While there are some opposing views toward Christian schools as they are seen as a distraction from the main purpose of the church, Bob Brooks, pastor of First Baptist Church, Dunnellton, addressed the Summit participants, “We don’t look at [church funding for his school] as competition; they compliment each other. We function as one ministry.”
Brooks noted that his church’s school contributed to about 60 percent of church growth in the last year.
“It’s one of the greatest evangelistic outreaches that we have,” Brooks said, noting that the church has grown to 25 FAITH evangelistic teams in the current year and plans to have 50 next year.
Jim Henry, pastor of First Baptist Church, Orlando, listed recruiting new families for the church as one of the benefits to the church its school has provided since its founding in 1987.
Glen Schultz, director of LifeWay Christian School Resources, said that Southern Baptists must think of Christian schools in a new way. “If the school is a ministry of the church, that is the church.” Helping Southern Baptists to understand this reality is “going to take a big paradigm shift.”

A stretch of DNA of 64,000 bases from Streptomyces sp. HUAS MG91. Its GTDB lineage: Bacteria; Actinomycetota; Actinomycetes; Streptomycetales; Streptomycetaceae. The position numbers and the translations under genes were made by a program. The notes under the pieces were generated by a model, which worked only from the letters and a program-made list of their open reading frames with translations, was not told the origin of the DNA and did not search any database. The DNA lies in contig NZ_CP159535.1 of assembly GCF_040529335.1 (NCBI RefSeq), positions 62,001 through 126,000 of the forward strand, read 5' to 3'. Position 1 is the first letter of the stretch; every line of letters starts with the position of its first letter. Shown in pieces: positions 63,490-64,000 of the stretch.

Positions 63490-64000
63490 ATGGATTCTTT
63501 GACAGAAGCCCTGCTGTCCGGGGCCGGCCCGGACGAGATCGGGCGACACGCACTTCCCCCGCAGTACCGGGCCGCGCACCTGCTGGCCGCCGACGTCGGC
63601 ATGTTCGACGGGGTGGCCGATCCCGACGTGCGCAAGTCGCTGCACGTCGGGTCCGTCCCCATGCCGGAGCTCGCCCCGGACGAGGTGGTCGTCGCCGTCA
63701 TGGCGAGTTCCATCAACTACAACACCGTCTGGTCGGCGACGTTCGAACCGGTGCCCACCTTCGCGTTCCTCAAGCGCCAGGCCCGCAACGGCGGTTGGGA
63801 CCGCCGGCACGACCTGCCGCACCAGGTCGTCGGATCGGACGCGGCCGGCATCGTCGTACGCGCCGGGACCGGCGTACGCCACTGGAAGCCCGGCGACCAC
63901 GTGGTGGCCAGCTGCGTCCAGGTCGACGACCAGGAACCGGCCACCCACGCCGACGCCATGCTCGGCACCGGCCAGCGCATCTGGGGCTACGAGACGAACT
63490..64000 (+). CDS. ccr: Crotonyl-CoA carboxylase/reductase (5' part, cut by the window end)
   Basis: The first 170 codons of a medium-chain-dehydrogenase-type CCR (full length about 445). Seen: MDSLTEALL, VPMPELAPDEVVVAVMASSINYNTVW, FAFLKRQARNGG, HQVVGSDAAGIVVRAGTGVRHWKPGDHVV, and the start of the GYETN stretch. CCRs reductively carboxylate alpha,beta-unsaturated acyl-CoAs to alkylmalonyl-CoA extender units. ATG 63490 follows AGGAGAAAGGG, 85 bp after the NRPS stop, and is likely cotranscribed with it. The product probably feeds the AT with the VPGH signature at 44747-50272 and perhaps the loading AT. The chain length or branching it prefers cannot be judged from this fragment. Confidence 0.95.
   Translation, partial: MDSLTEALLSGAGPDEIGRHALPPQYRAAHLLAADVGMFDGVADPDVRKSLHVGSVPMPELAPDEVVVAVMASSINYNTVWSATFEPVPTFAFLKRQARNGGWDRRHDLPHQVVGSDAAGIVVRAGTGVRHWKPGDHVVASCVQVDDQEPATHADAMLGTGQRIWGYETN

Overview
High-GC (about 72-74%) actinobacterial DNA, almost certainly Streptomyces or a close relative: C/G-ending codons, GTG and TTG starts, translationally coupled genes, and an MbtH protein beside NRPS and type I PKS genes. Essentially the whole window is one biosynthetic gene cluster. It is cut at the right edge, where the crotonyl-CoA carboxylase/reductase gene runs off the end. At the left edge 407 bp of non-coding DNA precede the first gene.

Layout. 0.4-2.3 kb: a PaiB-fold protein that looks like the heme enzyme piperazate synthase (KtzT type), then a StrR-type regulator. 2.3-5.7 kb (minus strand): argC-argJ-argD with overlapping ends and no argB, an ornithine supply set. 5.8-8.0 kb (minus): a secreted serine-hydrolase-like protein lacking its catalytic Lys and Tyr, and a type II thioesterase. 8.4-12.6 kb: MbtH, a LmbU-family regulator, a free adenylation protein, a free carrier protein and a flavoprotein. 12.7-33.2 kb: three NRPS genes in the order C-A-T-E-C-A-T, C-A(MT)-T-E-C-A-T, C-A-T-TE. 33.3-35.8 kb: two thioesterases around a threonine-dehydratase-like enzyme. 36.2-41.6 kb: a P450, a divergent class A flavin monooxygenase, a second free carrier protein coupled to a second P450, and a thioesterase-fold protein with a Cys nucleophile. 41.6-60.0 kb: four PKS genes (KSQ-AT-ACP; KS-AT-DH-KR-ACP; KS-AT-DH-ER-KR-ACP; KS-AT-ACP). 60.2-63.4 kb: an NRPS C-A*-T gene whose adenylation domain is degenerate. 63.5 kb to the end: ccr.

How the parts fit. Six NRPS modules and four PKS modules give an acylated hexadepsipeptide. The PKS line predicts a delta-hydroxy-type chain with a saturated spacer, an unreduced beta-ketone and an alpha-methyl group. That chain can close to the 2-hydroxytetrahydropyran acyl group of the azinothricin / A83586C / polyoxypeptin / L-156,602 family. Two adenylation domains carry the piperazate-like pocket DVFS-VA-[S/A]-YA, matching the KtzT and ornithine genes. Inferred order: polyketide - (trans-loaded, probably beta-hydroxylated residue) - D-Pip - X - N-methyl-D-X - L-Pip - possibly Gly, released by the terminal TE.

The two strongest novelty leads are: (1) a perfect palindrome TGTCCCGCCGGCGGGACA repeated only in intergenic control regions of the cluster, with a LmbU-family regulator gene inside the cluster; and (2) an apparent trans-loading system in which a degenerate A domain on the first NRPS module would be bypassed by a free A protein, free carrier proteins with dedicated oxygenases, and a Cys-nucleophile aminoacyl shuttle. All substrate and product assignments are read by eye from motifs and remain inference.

Schultz added, “We do not consult with churches to start Christian schools in my office. We consult them to expand ministry to include schools.”
Professional golfer Lee Janzen and his wife Bev, parents of a fourth-grader at First Baptist, Orlando’s school, participated in the summit and supported the idea of endorsing Kingdom education in order to instill a biblical worldview in their child.
During the meeting Bev Jansen said, “If we had to battle what the public schools are teaching our children, I don’t know if we would make it. … We have got to join our schools and our churches and our homes.”
Lee Jansen said, “Years down the road if we had a school at every Baptist church, just think how many more kids will be taught properly … they’ll be able to defend their faith.”
He added, “I’m challenging you to step-up and do something that’s going to have a positive impact on not only your church, but your community, your town, your state and your country.”
Founded in 1979, SBACS is a group of 100 schools that are affiliated with Southern Baptist churches.